BU Today regularly publishes pieces of student scholarship and creative work. Grecia Alvarez (CAS’07) hopes to use her education in English and Spanish literature to work as a librarian in a Spanish-speaking country. She is from Miami and is passionate about prodemocratic movements in Cuba. She has been a contributor to, and editor of, Pusteblume, a student journal of translation, and has also contributed to The Journal of the Core Curriculum.
The translation of this poem by prolific Spanish poet Juan Ramón Jiménez is reprinted from The Brownstone Journal No. 13, Spring 2006, BU’s journal of undergraduate scholarship and research. Published under the auspices of the Undergraduate Research Opportunities Program, it can be found online at http://bu.edu/brownstone. Jiménez (1881–1958), who received the Nobel Prize in 1956, was a principal collaborator, along with Baudelaire, Valéry, and Guillén, in the development of “poesia pura.” This concept of “pure poetry” turned away from what its proponents decried as the convention and affect of Romanticism, striving for an unornamented and more genuine poetic work.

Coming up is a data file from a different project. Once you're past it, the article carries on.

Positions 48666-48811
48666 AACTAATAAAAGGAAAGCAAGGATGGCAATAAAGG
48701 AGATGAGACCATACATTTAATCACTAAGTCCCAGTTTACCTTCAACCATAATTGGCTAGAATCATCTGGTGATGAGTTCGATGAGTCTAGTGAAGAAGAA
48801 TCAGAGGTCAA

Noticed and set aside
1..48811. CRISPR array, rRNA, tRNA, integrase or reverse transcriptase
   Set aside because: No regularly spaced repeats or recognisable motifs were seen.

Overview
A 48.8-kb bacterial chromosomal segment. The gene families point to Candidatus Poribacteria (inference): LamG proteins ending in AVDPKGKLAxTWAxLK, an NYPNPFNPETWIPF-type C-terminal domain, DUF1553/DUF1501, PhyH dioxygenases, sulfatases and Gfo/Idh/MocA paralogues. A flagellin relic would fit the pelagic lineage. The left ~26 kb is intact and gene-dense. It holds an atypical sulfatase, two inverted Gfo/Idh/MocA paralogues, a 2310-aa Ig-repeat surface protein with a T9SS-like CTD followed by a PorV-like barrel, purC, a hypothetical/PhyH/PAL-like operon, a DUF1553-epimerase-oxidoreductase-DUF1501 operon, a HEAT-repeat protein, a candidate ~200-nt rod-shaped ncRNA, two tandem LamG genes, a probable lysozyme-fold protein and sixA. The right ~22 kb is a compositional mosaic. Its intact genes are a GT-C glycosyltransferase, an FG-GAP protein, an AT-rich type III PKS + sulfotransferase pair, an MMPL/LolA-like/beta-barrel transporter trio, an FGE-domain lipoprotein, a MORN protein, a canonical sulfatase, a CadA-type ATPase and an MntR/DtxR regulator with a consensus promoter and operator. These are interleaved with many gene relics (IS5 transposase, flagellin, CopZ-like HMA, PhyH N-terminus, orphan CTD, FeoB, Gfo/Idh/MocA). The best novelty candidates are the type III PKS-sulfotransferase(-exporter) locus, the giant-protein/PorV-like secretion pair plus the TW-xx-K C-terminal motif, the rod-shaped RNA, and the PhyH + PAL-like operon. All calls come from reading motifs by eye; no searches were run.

By Juan Ramón Jiménez
Translated by Grecia Alvarez
I was laying on the ground, facing
The infinite countryside of Castile,
Enveloped by autumn in the yellow
Sweetness of its clear setting sun.
Slowly, the plough, split in parallels
The dark earth and the simple
Opened hand released the seed
Into its honorably broken bosom.
I thought I’d rip out my heart, and put it,
Full of its high and deep feeling,
In the wide and tender furrow of dirt;
To see if once broken and planted
The spring might show the world
The tree of pure and eternal love.
By Juan Ramón Jiménez
Estaba echado yo en la tierra, enfrente
Del infinito campo de Castilla
Que el otoño envolvía en la amarilla
Dulzura de su claro sol poniente.
Lento, el arado, paralelamente
Abría el haza oscura, y la sencilla
Mano abierta dejaba la semilla
En su entraña partida honradamente.
Pensé arrancarme el corazón, y echarlo,
Pleno de su sentir alto y profundo,
Al ancho surco del terruño tierno;
A ver si con romperlo y con sembrarlo,
La primavera le mostraba al mundo
El árbol puro del amor eterno.